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[G.R. No. 187683. February 11, 2010.

DELA CRUZ y LORENZO, appellant.
The crime of Parricide is defined and punished under Article 246 of the Revised Penal Code
(RPC), to wit:
Art. 246. Parricide. Any person who shall kill his father, mother, or child, whether
legitimate or illegitimate, or any of his ascendants, or descendants, or his spouse, shall
be guilty of parricide and shall be punished by the penalty of reclusion perpetua to
It is committed when: (1) a person is killed; (2) the deceased is killed by the accused; and (3) the
deceased is the father, mother, or child, whether legitimate or illegitimate, or a legitimate other ascendant
or other descendant, or the legitimate spouse of the accused. The key element in Parricide other than
the fact of killing is the relationship of the offender to the victim. In the case of Parricide of a spouse,
the best proof of the relationship between the accused and the deceased would be the marriage
certificate. In this case, the testimony of the accused that he was married to the victim, in itself, is ample
proof of such relationship as the testimony can be taken as an admission against penal interest. 19
Clearly, then, it was established that Victoriano and Anna were husband and wife.
Victoriano claims that Joel's testimony coincides with his own, which refers to the slapping
incident that occurred outside their house. It does not at all point to him as the actual perpetrator of the
crime. Thus, Victoriano submits that Joel's testimony is merely circumstantial.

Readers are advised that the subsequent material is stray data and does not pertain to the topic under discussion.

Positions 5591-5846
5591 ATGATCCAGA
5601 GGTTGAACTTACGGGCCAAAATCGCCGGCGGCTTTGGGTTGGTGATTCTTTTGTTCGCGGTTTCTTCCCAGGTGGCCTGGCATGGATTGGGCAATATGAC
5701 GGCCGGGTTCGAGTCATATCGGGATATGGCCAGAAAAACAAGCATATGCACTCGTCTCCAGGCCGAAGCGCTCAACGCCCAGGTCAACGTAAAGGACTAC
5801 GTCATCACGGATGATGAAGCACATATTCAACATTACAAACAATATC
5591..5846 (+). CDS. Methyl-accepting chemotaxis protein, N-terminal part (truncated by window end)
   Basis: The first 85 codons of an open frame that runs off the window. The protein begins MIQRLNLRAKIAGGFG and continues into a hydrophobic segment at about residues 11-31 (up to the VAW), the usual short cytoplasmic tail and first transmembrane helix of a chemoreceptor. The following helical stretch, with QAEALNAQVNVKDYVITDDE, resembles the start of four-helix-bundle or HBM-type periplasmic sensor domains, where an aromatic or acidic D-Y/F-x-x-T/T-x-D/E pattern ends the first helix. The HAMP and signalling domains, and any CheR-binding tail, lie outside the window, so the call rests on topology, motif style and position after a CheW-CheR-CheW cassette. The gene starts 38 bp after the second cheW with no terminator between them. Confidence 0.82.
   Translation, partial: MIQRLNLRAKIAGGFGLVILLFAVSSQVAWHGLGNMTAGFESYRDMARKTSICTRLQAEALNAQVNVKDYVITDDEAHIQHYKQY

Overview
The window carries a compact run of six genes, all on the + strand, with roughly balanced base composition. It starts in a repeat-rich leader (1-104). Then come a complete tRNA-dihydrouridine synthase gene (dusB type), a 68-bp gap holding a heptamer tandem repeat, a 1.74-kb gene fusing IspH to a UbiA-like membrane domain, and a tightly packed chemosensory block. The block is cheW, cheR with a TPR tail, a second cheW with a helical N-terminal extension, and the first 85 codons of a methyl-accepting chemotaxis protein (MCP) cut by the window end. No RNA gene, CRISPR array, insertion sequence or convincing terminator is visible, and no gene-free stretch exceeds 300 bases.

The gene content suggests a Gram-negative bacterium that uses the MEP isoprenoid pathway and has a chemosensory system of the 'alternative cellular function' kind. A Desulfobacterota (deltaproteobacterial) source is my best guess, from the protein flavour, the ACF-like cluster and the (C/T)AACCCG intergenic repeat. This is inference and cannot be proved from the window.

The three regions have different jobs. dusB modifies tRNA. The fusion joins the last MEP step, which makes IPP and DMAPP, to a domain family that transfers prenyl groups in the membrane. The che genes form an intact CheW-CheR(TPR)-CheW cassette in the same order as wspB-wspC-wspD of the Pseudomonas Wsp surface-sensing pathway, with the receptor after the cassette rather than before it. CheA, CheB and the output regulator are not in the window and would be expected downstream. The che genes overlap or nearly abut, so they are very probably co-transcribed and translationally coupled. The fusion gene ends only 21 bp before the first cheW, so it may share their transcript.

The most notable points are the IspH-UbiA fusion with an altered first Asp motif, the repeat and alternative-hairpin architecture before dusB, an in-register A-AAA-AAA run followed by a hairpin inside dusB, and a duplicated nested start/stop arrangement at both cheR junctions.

Victoriano was charged with the crime of Parricide in an Information 5 dated January 2, 2003,
which reads:
That on or about the 18th day of August, 2002, in the municipality of Malolos, province
of Bulacan, Philippines, and within the jurisdiction of this Honorable Court, the above
named accused, with intent to kill his wife Anna Liza Caparas-dela Cruz, with whom he
was united in lawful wedlock, did then and there willfully, unlawfully and feloniously
attack, assault, use personal violence and stab the said Anna Liza Caparas-dela Cruz,
hitting the latter on her trunk and on the different parts of her body, thereby inflicting
upon her serious physical injuries which directly caused her death.

In the case at bench, evidence disclosed that appellant started beating his wife outside their
house and was even the one who dragged her inside. This, to Our mind, contradicts his theory that he
only pushed her so as to go out of the house to avoid any further quarrel. Such incongruity whittles down
appellant's defense that he did not deliberately kill his wife.